Assigning FIFA Card Ratings to 21st-Century Real Madrid Legends

Karl MatchettFeatured ColumnistSeptember 24, 2017

Real Madrid's Raul reacts after winning against Barcelona during the Liga football match Barcelona vs Real Madrid at Nou Camp in Barcelona, 23 December 2007.  AFP PHOTO / JOSEP LAGO (Photo credit should read JOSEP LAGO/AFP/Getty Images)
AFP/Getty Images

Real Madrid have fans and admirers all over the world, both for their historical success and for their current incredible squad, reigning champions as they are of La Liga, the UEFA Champions League and the FIFA Club World Cup.

In the gaming world, they're also a favourite: the chance to control and play with elite stars, to utilise the powers and abilities of the likes of Cristiano Ronaldo and Gareth Bale, and challenge for more silverware with personal tactical preferences.

One of the most-loved features in modern games is the ability to bring back former greats; on FIFA, the likes of Luis Figo, Ruud van Nistelrooy and Davor Suker all have their own legendary cards—ICON cards on FIFA 18—as well as those more explicitly associated with Real Madrid: Roberto Carlos, Fernando Hierro, Emilio Butragueno.

But there are others who are also deserving of inclusion, others whom fans would love to reinstate into their XIs. At Real Madrid, there have been a host of stars down the years; here we pick out a handful of those who have graced the Santiago Bernabeu since 2000 and have since retired.

     

Claude Makelele (Overall rating: 89)

9 May 2001:  Owen Hargreaves of Bayern Munich is challenged by Makelele of Real Madrid during the UEFA Champions League Semi Final second -leg between Bayern Munich and Real Madrid at the Olympic Stadium,  Munich. Mandatory Credit: Mike Hewitt/ALLSPORT
Mike Hewitt/Getty Images

We'll start with the man who made not just a position his own but indeed the name of the role: Claude Makelele, Real's French defensive midfielder who protected the back line just after the turn of the century.

His simple approach was incredibly effective; deny time and space on the ball for opposition attackers and recycle the ball to team-mates who were better going forward. In a team that loved to attack rather than worry about balance, Makelele was invaluable.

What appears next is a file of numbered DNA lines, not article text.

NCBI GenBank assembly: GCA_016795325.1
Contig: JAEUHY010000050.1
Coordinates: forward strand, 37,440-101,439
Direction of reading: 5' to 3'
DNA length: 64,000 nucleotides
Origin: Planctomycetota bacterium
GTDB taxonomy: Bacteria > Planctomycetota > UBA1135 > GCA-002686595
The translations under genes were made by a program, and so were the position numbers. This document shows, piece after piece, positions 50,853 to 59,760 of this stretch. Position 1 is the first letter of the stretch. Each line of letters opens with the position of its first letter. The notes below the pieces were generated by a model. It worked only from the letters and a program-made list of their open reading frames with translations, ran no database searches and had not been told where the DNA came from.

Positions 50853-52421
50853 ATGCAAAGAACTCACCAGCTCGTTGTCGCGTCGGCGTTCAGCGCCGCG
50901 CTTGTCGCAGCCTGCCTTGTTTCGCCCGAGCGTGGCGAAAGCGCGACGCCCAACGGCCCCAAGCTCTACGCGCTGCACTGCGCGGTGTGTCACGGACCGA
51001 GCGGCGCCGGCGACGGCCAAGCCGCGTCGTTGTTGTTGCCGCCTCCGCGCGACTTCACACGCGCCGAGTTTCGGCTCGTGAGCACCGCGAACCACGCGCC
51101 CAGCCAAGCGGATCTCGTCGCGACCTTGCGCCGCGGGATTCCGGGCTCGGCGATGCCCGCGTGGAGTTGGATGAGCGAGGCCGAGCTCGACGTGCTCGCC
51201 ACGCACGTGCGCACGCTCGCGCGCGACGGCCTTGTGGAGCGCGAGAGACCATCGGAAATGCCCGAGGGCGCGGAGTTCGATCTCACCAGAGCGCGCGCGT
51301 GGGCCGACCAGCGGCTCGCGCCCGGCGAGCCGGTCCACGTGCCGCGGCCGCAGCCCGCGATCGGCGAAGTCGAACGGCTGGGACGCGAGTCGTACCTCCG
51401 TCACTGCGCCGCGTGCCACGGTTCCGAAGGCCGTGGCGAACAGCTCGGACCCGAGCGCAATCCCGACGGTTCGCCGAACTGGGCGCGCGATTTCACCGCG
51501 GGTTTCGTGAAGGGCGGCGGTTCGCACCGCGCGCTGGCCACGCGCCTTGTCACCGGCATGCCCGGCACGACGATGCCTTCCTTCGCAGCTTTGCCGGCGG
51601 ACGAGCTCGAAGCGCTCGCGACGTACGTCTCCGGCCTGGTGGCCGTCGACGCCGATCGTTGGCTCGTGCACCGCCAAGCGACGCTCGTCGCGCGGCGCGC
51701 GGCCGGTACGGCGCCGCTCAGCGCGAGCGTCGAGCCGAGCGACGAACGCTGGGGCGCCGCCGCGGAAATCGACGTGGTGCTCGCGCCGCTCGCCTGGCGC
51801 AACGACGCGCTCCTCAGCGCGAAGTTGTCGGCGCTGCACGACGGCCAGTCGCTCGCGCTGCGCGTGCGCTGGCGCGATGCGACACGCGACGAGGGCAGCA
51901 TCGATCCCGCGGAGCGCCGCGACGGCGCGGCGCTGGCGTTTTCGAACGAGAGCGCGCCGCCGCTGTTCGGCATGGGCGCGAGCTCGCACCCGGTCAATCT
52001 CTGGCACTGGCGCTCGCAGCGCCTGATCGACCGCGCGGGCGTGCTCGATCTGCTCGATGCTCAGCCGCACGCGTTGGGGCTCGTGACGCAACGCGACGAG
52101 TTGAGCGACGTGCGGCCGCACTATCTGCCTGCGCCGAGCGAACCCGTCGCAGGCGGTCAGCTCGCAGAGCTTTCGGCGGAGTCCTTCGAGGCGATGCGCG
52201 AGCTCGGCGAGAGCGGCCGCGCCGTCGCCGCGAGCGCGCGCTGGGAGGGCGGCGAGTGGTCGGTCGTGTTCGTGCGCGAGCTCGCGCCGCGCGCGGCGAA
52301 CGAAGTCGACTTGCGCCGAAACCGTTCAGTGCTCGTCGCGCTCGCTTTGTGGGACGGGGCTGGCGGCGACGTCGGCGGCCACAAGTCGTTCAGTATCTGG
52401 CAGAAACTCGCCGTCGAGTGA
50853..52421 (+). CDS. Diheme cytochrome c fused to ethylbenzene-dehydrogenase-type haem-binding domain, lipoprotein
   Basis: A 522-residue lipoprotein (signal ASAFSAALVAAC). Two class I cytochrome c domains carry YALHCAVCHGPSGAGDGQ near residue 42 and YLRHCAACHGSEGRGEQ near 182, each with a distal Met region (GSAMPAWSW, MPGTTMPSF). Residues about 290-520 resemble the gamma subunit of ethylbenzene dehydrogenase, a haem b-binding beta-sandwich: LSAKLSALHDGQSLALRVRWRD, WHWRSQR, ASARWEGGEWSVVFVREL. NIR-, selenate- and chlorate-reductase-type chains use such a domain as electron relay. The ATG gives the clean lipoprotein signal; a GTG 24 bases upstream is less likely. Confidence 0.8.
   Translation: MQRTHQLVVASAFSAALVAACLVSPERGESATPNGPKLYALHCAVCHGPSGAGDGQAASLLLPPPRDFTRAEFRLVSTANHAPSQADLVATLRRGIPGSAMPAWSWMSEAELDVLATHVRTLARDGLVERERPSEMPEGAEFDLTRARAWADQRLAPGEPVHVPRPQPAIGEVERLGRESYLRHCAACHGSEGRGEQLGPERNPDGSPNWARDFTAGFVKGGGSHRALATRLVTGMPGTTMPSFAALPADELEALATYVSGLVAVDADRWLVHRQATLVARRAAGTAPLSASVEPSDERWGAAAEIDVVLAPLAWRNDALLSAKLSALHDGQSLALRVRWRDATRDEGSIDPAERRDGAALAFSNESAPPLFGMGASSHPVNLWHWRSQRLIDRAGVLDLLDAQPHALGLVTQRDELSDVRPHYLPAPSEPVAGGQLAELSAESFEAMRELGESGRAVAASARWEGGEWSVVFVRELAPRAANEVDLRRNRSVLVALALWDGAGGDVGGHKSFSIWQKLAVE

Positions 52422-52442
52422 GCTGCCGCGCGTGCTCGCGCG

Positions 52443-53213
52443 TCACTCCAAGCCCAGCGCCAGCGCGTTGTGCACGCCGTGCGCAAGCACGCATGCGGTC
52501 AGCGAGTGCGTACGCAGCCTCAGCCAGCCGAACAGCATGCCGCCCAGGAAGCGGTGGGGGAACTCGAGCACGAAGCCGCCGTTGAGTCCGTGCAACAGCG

FIFA card rating

Pace: 73Dribbling: 68
Shooting: 49Defending: 92
Passing: 77Physical: 89

Naturally as a holding midfielder, he's suited to certain systems more than others, and he wasn't often a player who would spray the ball 50 yards on the diagonal—but he could surge forward into space at times, putting his team on the front foot.

His best traits, though, were all entwined in work rate and defensive acumen, and here he has few peers.

     

Zinedine Zidane (Overall rating: 94)

MADRID, SPAIN:  French Real Madrid's Zinedine Zidane jubilates after scoring the first goal for Real Madrid during their Spanish League match, Real Madrid against Villarreal in Santiago Bernabeu Stadium in Madrid 26 October, 2002.   AFP PHOTO/ JAVIER SORI
JAVIER SORIANO/Getty Images

The current manager of Madrid's first team is proving just as successful in the dugout as he was on the pitch, which is saying something: Zinedine Zidane is one of the finest players the game has ever seen, graceful, intelligent and with a complete will to win.

An attacking midfielder who spent time both on the left and in the centre, he was a natural playmaker and a go-to man in the team for building attacks and breaking teams down.

FIFA card rating

Pace: 73Dribbling: 92
Shooting: 80Defending: 53
Passing: 93Physical: 73

His close control and sublime technique meant he had no real need for tremendous pace to beat defenders—they couldn't get the ball off him anyway, thanks to his first touch and impressive frame.